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Essay On Nonviolent Resistance

There have been many forms of oppression throughout history. While many forms of oppression have been eradicated, many forms still exist in today’s society. Concerning the forms of oppression that have been eradicated, the question that comes to mind is how these forms of oppression were dealt with and what led to them being eradicated. The process of dealing with oppression in turn brings to light another question in how successful are the resistors’ approaches in dealing with oppression.

There are two main distinct approaches to oppression which are violent resistance and non-violent resistances. Since there have been many oppressed groups that have seen success from nonviolent resistances to oppression, the focus of this paper will be taking a stance in proving that the oppressed do see success in nonviolent approaches. In analyzing this notion, I will discuss the forms of oppression portrayed in the film Pride by Stephen Beresford and Angela Davis’s chapter “Class and Race in the Early Women’s Rights Campaign.

I will then discuss the resistors’ approaches in dealing with oppression and give my opinion of the most effective way to resist oppression which is a union of many forms of resistances coming together. Finally, I will discuss how much power really oppressed people have and how they could use it to their advantage. Two main types of oppression are portrayed in the film Pride; these are social oppression and institutionalized oppression.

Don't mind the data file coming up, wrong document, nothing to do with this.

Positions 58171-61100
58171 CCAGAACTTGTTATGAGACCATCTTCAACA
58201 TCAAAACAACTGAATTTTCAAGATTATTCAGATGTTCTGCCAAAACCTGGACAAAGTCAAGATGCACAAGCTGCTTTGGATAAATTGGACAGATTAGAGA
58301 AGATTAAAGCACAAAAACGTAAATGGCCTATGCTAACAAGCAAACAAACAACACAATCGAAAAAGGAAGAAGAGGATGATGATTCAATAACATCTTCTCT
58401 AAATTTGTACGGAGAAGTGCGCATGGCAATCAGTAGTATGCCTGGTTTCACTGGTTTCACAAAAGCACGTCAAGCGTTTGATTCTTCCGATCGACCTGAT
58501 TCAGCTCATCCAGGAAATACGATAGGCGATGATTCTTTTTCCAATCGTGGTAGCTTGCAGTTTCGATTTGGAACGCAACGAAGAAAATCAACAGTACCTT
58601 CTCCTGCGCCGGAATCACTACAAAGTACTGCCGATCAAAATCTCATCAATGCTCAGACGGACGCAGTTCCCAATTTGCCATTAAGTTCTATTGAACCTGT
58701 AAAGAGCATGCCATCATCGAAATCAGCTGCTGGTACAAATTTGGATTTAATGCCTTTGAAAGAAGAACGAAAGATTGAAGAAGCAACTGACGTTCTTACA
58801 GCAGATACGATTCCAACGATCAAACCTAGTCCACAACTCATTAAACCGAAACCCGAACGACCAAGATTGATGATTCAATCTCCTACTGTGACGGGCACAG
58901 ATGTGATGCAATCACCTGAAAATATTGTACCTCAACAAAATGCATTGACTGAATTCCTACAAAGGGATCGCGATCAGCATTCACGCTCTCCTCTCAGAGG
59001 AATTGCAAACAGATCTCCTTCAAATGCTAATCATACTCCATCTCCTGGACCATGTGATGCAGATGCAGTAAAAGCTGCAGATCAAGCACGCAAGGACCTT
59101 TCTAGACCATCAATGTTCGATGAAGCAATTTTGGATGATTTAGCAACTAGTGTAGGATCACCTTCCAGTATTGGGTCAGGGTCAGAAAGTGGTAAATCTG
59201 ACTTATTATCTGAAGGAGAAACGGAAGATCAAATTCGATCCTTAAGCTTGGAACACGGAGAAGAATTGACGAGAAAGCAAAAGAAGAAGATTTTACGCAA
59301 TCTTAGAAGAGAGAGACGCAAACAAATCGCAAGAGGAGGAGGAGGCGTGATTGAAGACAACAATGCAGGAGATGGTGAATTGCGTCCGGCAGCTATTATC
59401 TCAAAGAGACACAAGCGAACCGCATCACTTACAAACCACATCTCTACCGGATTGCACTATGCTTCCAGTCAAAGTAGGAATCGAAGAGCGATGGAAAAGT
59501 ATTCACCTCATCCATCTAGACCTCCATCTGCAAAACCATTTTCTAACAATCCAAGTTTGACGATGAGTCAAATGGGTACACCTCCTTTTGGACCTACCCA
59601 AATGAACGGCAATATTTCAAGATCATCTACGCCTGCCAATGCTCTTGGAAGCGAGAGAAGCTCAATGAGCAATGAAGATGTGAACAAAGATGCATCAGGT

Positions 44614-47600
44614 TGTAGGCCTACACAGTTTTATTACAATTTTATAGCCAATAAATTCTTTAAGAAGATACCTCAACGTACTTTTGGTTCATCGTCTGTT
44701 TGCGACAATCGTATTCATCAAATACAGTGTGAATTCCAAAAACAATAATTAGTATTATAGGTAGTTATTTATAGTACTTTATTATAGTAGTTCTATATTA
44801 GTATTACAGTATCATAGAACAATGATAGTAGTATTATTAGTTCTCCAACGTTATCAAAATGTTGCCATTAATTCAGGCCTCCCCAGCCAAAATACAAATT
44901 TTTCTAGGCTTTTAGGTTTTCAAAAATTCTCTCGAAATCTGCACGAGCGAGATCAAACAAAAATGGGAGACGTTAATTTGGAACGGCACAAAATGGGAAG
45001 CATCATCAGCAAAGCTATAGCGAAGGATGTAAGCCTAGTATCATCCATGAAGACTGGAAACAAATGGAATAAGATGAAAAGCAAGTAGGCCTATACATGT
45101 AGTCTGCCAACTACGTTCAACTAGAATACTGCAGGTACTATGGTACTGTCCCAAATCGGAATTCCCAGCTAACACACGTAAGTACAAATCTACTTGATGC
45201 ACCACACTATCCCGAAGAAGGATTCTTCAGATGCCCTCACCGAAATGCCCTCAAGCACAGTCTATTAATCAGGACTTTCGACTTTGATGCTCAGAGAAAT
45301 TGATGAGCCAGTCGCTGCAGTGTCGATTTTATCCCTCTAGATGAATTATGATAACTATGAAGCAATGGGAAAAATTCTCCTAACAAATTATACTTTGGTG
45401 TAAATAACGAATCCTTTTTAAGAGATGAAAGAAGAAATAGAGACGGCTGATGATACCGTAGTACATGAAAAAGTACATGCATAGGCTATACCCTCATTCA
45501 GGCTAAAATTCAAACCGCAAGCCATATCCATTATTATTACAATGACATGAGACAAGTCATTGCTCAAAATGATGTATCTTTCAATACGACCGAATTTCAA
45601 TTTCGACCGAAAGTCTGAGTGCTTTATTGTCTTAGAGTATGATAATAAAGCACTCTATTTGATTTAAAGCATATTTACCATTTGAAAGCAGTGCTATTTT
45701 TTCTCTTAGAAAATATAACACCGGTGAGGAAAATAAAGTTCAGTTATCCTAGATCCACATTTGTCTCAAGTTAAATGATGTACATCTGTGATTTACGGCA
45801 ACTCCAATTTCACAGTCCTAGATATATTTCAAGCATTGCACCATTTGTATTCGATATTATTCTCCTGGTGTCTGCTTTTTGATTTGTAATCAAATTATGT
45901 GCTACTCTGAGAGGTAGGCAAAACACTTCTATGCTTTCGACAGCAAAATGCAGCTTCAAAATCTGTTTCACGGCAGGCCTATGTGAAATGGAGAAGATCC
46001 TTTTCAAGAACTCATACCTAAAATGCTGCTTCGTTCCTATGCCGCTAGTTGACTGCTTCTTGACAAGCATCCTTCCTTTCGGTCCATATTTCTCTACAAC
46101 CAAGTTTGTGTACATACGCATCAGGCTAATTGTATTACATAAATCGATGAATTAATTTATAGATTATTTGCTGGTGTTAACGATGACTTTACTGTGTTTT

For the sake of basic understanding, oppression is simply the exercise of authority or power in a cruel or unjust manner. Going more into depth, social oppression is the socially supported mistreatment of a particular group of individuals while institutionalized oppression is the systematic mistreatment of people within a social identity group, supported and enforced by the society and its institutions, solely based on the person’s membership in the social identity group.

The two groups that struggle against oppression in the film are the mine workers and the LGBT community. The mine workers can be said to have struggled against institutionalized oppression as under Margaret Thatcher’s administration, there was a closing of 20 coal mines across the UK. This administration led to walkouts and strikes by the miners. At the very beginning of the film we are introduced to the main subject of the film where a group of lesbian gay activists try to raise money to support the coal miners in the Welsh Village Dulais Valley.

Social oppression and institutionalized oppression are seen among the LGBT community as they faced legal, social, and employment discrimination and oppression. In relation to social oppression, an important point to note was the refusal of the LGBT’s support from some of the coal miners in Dulais Valley. Angela Davis’s chapter “Class and Race in the Early Women’s Rights Campaign” discusses a distinct type of oppression in the form of patriarchy. In this article, the various injustices experienced by women in relation to class, race, and gender are discussed.